Some social obligations might get pushed aside.

Your family might have to pitch in.

Decide what you're willing to sacrifice for a few hours a week dedicated to writing.

Most of us have obligations we can't avoid, but if you're determined, you can manage both.

At the same time, 
be content with whatever you can realistically give to your writing. 
Even an hour a day adds up over time.

What do you do when life presses in on you?
How do you cope with
lack of time's
strangle-hold on your

Thursday, August 10, 2017


 Only $1.99 Kindle or
$7.49 Audio

I am a student of history, and in my historical fantasies, 

I like to hurl my heroes against those in power who abused it.


I have Victor Standish and Sergeant Samuel McCord clash with President Jackson in  1834 New Orleans.

Was Jackson a villain?

Andrew Jackson was a wealthy slave owner and infamous Indian killer,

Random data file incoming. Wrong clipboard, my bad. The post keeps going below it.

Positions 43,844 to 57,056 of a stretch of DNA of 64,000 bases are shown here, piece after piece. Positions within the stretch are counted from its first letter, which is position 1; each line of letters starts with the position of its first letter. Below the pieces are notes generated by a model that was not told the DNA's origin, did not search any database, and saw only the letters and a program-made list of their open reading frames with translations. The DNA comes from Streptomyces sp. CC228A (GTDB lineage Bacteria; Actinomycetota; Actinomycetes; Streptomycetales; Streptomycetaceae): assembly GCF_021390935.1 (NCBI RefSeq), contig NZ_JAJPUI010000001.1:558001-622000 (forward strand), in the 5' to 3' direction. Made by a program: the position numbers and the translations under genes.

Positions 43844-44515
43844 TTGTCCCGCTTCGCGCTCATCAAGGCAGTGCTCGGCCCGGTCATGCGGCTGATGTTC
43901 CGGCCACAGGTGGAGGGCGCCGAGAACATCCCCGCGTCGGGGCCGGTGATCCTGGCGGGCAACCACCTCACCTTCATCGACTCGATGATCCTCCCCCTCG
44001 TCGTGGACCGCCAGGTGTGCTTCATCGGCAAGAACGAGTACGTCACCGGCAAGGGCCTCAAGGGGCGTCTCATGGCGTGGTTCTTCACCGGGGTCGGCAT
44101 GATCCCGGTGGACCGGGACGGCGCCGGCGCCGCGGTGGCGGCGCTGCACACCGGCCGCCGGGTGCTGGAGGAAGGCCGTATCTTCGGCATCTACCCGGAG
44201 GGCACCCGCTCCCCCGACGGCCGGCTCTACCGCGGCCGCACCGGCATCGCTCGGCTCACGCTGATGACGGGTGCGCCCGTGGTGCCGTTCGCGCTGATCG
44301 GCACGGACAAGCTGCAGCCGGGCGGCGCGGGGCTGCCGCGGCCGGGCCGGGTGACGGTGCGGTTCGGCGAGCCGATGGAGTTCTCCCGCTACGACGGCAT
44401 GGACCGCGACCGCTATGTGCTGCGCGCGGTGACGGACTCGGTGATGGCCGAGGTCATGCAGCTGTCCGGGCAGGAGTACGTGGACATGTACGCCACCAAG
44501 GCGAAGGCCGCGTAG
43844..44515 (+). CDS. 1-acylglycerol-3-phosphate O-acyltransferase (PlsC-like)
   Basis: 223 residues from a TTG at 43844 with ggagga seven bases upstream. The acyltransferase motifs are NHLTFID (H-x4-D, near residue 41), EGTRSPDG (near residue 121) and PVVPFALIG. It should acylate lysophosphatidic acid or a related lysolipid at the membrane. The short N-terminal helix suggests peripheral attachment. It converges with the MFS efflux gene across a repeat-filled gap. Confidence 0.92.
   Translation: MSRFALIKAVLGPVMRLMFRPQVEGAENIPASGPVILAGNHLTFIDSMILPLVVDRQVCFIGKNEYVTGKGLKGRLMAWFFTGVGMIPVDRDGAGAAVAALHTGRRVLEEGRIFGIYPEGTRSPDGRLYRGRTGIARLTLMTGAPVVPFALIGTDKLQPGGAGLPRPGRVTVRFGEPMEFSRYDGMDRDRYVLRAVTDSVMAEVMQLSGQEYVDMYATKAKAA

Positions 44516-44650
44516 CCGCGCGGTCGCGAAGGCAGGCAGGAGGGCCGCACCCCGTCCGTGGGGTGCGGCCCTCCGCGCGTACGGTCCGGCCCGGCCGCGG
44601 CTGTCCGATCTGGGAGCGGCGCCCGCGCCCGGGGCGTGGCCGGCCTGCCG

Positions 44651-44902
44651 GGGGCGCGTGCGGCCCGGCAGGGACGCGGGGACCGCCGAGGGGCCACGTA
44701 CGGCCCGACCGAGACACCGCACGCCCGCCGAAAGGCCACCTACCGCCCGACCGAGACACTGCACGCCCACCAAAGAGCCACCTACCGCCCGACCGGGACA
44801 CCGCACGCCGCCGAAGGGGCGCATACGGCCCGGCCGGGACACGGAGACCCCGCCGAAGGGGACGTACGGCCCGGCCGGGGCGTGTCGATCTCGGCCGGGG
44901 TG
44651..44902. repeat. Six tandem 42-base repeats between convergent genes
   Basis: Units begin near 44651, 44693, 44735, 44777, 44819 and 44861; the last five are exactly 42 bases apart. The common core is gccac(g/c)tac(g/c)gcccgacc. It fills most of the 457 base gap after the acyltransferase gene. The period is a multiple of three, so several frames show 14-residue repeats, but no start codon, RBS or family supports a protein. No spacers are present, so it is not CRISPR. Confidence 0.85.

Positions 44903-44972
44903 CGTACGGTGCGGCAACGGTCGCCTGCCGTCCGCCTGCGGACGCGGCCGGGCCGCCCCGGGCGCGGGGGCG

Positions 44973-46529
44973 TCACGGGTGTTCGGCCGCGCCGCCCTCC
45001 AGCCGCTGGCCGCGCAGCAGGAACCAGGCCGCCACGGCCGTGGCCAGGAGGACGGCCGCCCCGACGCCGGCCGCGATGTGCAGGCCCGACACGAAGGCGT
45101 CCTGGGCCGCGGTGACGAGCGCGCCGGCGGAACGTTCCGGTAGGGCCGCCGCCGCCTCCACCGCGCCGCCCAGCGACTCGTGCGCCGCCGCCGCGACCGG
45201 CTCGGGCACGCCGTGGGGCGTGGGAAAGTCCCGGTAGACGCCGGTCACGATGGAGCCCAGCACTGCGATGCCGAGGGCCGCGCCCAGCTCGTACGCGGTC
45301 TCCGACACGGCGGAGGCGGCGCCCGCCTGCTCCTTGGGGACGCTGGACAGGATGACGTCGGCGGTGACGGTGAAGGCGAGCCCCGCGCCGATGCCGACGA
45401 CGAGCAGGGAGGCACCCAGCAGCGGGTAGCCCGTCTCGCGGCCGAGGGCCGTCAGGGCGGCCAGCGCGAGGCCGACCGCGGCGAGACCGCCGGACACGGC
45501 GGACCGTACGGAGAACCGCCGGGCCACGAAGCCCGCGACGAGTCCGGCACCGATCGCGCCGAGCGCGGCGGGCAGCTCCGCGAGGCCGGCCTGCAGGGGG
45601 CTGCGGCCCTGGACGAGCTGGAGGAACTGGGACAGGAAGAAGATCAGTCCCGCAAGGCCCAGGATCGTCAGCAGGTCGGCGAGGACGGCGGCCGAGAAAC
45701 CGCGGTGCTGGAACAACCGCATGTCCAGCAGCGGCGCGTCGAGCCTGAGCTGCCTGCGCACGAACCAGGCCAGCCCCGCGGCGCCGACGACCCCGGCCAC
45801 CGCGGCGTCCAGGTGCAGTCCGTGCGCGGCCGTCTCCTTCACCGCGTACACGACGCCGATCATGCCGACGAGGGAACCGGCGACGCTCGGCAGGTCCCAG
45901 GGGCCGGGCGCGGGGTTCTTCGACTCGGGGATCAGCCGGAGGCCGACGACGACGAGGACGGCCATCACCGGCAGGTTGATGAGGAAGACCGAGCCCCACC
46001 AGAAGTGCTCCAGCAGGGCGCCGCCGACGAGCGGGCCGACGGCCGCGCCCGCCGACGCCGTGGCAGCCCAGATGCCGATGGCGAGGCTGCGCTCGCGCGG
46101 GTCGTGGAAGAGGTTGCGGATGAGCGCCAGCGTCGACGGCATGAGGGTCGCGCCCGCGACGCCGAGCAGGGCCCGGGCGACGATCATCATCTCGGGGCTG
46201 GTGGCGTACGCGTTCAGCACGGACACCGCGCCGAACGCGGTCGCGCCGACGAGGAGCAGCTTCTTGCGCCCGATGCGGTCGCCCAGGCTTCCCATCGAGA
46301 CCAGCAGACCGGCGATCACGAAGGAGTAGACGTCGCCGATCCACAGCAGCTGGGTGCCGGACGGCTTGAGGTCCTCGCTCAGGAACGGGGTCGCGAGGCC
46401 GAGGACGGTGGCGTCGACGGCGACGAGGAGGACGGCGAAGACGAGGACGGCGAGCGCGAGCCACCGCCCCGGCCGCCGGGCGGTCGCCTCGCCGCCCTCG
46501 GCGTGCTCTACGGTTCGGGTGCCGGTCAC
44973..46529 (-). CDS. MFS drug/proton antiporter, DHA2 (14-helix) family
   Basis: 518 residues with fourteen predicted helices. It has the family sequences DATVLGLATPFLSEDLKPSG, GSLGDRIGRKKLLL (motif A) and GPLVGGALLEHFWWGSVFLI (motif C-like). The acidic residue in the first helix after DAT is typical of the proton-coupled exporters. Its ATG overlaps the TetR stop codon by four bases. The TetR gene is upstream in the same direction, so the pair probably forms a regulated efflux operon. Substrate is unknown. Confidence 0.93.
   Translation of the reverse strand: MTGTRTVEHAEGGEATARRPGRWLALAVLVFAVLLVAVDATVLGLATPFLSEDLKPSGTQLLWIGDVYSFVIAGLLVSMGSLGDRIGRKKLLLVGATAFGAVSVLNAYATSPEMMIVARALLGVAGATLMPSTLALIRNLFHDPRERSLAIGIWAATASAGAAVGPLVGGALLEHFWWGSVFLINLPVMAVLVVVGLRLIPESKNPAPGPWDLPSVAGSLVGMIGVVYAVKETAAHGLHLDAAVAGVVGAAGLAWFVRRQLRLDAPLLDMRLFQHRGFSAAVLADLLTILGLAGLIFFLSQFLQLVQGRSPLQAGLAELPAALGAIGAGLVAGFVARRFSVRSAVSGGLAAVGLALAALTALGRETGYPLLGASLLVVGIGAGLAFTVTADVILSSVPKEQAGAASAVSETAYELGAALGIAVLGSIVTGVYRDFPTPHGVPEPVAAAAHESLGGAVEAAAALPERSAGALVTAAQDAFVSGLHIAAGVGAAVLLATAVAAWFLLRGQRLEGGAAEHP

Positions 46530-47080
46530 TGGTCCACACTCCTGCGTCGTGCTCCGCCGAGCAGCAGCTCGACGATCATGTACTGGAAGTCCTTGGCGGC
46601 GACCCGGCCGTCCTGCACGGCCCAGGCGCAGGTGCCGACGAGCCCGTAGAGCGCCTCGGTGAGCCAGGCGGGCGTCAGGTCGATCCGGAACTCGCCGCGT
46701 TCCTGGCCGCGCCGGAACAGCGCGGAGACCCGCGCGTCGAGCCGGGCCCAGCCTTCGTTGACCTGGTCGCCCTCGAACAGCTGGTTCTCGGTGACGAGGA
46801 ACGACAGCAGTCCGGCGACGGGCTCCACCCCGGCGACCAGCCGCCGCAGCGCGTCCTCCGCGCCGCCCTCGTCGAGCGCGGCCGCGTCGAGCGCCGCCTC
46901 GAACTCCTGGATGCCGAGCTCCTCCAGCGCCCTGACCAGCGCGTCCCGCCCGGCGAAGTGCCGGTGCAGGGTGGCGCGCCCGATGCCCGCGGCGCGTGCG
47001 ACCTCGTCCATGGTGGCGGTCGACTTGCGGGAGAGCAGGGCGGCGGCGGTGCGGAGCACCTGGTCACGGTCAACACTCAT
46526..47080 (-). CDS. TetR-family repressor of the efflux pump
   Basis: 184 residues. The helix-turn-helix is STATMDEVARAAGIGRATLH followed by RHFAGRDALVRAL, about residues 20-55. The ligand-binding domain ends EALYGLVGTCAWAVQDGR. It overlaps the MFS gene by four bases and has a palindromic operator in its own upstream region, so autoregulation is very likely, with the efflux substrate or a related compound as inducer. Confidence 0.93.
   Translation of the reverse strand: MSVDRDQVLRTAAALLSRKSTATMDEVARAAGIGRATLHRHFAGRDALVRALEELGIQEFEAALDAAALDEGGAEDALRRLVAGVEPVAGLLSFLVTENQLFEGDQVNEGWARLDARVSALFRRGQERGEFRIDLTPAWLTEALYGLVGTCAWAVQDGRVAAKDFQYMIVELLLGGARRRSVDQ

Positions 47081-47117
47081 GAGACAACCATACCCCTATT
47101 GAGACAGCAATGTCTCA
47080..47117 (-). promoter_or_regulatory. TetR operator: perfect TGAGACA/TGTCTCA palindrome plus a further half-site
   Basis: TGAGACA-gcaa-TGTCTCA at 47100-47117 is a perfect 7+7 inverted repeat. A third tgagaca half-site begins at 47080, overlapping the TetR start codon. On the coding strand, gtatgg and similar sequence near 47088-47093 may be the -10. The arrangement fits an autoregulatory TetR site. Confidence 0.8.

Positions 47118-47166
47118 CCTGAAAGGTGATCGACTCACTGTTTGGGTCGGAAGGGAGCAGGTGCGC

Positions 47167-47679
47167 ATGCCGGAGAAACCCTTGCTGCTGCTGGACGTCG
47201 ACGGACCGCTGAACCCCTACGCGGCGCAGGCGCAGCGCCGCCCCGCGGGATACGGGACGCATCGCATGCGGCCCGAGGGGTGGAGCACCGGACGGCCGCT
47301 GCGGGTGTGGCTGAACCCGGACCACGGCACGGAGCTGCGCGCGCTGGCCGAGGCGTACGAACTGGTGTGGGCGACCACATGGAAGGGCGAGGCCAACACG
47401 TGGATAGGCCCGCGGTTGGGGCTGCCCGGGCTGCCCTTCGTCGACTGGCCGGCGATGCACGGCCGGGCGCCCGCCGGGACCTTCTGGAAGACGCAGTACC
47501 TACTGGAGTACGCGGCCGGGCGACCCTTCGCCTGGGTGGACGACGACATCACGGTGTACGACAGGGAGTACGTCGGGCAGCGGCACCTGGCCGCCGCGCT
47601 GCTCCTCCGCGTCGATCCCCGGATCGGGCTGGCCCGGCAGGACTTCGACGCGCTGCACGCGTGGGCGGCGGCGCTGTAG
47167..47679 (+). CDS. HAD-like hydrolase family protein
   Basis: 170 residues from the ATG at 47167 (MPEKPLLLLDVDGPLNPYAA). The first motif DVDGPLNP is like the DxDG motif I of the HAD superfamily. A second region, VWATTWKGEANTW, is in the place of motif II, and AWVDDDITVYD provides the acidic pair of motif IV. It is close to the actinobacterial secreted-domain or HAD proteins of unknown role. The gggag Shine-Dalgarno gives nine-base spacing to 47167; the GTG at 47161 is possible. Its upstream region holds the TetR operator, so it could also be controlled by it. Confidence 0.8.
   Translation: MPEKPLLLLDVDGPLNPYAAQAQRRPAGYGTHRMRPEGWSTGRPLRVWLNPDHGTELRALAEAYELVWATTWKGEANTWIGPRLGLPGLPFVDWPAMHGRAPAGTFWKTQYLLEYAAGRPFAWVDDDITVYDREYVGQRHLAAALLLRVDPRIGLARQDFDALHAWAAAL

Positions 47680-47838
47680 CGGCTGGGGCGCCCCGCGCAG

gaining the nickname ‘Sharp Knife’ from the Cherokee.

 President Thomas Jefferson appointed him to appropriate Creek and Cherokee lands. 

In his brutal military campaigns against Indians, 

Andrew Jackson recommended that troops systematically kill Indian women and children 

after massacres in order to complete the extermination. 

The Creeks lost 23 million acres of land in southern Georgia and central Alabama, 

paving the way for cotton plantation slavery. 

His frontier warfare and subsequent ‘negotiations’ 

opened up much of the southeast U.S. to settler colonialism.

 As a major general in 1818, Andrew Jackson invaded Spanish Florida chasing fugitive slaves 

who had escaped with the intent of returning them to their “owners,” 

and sparked the First Seminole War.